Rachel Shenton relied on a bake sale to help fund her Oscar-winning movie 'The Silent Child'.

The 30-year-old actress and her fiance Chris Overton won the Academy Award for Best Live Action Short Film for their movie about a deaf four-year-old girl, and Chris has revealed the unusual role their real-life mothers played in getting the project off the ground.

He explained: ''My mum and Rachel's mum did a cake sale [to raise money]. They're sick of cupcakes now.''

Rachel stars as a social worker in the acclaimed film and, memorably, she delivered her entire acceptance speech at the Oscars in sign language.

But the brunette beauty has admitted to being worried about signing in front of a huge global audience.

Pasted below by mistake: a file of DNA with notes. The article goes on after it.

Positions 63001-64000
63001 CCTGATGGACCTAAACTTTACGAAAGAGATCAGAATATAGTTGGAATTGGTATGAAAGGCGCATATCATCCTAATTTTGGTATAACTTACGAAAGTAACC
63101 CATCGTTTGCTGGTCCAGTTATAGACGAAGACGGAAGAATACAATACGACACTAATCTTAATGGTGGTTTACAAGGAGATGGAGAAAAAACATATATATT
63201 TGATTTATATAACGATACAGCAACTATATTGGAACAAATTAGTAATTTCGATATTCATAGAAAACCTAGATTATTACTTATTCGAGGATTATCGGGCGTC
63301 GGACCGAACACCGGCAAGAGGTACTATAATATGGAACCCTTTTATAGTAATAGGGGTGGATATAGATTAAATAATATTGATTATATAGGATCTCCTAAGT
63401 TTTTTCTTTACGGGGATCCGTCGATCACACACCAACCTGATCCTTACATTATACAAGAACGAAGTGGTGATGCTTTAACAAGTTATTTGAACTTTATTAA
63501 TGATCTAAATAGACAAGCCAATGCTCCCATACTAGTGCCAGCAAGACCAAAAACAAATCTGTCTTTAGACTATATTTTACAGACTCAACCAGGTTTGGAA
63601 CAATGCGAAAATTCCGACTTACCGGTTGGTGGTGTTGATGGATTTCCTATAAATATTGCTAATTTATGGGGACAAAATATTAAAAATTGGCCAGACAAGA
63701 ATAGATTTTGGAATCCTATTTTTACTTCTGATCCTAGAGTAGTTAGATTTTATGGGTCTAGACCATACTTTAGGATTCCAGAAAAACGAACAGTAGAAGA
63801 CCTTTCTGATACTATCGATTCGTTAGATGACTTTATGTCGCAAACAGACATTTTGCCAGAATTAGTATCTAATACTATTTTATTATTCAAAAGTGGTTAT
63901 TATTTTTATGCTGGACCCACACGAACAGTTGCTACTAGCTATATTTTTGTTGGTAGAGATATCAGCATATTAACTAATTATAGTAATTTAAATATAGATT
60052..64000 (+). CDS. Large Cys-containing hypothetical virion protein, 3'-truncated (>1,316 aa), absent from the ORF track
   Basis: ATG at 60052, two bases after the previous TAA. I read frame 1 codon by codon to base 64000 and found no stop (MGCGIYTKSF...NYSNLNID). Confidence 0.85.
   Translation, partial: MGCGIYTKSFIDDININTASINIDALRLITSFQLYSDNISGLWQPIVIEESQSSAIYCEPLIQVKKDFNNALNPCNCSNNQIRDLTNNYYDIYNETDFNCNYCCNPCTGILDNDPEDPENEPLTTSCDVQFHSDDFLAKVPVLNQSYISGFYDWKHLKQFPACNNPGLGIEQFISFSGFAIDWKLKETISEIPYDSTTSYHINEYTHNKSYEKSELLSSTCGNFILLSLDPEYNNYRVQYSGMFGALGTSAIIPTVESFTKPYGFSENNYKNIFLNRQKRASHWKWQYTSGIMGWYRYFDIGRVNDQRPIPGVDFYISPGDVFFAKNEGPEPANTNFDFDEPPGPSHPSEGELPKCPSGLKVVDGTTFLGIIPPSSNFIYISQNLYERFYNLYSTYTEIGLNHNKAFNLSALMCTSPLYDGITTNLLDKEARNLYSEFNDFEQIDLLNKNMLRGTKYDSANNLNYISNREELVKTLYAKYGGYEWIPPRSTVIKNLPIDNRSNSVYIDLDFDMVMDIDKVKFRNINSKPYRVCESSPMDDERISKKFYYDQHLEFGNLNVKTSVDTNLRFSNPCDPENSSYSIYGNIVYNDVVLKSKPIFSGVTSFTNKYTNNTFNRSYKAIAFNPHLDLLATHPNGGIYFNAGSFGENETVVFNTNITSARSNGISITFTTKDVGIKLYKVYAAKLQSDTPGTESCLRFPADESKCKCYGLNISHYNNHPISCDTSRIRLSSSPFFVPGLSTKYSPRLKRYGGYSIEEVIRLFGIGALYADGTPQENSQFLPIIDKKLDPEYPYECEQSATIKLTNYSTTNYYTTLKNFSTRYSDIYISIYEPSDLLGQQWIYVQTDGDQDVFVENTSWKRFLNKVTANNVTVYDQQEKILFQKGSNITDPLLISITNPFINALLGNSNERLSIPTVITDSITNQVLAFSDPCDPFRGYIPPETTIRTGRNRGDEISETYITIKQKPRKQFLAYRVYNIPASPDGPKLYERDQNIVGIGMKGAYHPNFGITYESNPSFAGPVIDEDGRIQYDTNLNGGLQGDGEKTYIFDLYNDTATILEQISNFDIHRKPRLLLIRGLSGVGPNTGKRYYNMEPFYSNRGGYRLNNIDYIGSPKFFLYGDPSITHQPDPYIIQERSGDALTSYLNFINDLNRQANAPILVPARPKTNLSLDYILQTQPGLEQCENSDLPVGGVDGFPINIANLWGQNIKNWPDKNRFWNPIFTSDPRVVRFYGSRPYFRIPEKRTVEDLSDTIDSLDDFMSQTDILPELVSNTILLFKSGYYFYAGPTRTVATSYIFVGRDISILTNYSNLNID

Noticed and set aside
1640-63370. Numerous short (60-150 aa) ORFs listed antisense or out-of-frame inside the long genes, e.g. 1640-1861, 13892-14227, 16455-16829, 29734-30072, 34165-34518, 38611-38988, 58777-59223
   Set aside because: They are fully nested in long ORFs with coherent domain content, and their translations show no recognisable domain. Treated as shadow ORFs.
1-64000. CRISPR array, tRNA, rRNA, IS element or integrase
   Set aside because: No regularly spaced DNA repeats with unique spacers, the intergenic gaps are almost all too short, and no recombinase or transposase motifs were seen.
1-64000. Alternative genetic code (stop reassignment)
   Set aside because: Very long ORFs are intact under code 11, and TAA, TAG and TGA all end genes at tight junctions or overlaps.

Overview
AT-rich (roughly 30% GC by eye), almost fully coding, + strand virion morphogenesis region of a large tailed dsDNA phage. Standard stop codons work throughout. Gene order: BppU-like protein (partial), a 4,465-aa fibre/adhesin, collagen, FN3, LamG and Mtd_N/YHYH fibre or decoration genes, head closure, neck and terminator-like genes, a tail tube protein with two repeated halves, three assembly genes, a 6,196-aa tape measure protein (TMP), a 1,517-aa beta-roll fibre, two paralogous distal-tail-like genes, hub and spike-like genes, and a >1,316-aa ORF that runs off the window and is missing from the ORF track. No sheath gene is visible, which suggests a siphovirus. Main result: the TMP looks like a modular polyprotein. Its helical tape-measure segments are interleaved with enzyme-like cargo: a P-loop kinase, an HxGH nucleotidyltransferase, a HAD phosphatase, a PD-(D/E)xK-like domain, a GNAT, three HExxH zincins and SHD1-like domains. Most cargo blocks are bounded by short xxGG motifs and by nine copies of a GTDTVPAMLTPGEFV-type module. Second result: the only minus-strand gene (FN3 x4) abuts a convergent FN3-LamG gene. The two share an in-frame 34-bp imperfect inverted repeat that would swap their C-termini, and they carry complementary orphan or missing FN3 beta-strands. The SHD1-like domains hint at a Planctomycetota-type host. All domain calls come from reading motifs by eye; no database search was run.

She told 'Good Morning Britain': ''It's still surreal that they [Oscars] belong to us ... I didn't regret signing [my acceptance speech], but was worried I wouldn't manage to sign it all. But I managed. It was a close subject to my heart.''

Rachel's father became deaf when she was just 12, after undergoing chemotherapy treatment for cancer.

After collecting her Academy Award, Rachel - who stars in the film alongside Maisie Sly, who plays the deaf little girl - explained to the audience: ''I made a promise to our six-year-old lead actress that I'd sign this speech.

''My hands are shaking so I apologise...

''Our movie is about a deaf child being born into a world of silence.

''It's not exaggerated or sensationalised for the movie, this is happening, millions of children all over the world live in silence and face communication barriers and particularly access to education.

''Deafness is a silent disability, I want to say the biggest of thank you to the Academy for allowing us to put this in front of a mainstream audience.''